In a story that never ends, Ohio State has done its part, and must now sit back and patiently wait for the NCAA to send down its ruling. OSU officials responded to the NCAA by self-imposing a two year probation period and vacating all wins, including the Sugar Bowl victory, from the 2010 football season. The probationary period simply means that Ohio State will suffer more serious consequences if, during that two year period, it is discovered that more infractions are committed.
If you have been under a rock for the past year, Ohio State has been under investigation for a memorabilia/benefits scandal that has led to the resignation of coach Jim Tressel, and the departure of suspended starting quarterback, Terrelle Pryor (also, LeBron plays for the Miami Heat now, in case you missed that too). Many people close to this investigation, like the entire state of Ohio, are torn on today’s report to the NCAA…
Various radio hosts are probably on the air right now continuing their discussion as to whether or not Ohio State did the right thing with their report. Not to mention, comments sections and blogs of every article that’s ever mentioned this scandal are probably filling up with more hatred and incoherent, angry arguments as we speak. However, if you ask me, OSU did the right thing today.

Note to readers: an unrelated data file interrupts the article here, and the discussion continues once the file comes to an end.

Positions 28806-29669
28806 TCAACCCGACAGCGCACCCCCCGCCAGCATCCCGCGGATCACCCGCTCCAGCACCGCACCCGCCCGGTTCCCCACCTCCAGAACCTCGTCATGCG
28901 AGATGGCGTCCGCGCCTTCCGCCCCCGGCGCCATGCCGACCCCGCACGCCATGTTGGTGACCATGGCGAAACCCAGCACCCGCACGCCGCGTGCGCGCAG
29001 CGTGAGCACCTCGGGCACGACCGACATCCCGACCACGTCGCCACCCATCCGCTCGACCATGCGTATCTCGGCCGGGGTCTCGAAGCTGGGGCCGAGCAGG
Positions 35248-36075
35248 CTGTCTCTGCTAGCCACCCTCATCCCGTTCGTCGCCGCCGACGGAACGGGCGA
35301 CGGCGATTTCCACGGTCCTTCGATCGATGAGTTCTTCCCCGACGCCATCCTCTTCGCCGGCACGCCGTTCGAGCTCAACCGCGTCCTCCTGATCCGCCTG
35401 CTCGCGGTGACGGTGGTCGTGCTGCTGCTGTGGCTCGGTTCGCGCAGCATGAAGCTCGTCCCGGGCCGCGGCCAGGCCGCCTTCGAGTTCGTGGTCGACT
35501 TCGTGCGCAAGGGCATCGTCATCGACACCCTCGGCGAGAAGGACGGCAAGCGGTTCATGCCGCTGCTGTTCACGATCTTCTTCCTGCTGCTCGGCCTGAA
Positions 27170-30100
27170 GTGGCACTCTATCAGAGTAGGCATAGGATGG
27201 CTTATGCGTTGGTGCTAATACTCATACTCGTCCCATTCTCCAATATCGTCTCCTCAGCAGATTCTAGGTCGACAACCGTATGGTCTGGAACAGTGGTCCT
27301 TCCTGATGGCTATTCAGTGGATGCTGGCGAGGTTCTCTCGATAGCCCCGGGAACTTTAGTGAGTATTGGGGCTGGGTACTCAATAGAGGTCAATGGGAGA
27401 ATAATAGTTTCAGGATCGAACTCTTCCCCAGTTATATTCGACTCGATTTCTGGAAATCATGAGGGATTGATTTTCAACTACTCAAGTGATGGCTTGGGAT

For any person out there that was even mildly manipulative as a child, today’s report should hit right at home with you. To me, Ohio State was over its head at a party that it was not supposed to be at, and got busted. Who would ever call their parents in for a meeting and say, “I know what I did was wrong, and I think that you should take away my cell phone, car keys, allowance, nights/weekends, and ground me for a year?” Instead, what Ohio State said was, “We’re sorry, but we won’t hang out with those people anymore, and to show you we’re serious, take our cell phone for a month.” BRILLIANT!
Many people are saying that Ohio State should have shown how serious that the issue is by imposing a bowl ban and loss of scholarships upon itself for the next 2-3 years. WHY?! The NCAA’s job is to render the final verdict on the case, and quite frankly, they haven’t been able to find nearly the amount of wrongdoing that the rest of the country and OSU haters would have you believe.
Did certain students receive tattoos in exchange for their signatures? Yes. They are suspended.
Did Terrelle Pryor receive money/benefits for his signature? Yes. He is no longer at the University.
Did former coach Tressel keep players eligible after he knew about this situation and allow them to play? Yes. He is no longer the coach.
Is there proof that confirms that players received cars or improper car deals from local dealerships? NO.
Unless the NCAA comes up with some smoking guns by August 12 that prove that OSU deserves more, I think vacated wins from 2010 is acceptable. OSU and the players did nothing to better their situation on the field, so a loss of scholarships, in my opinion, is too much. Tressel and Pryor, the only people involved, thus far, that acted out wrongfully are not a part of the program anymore.
How will the NCAA respond???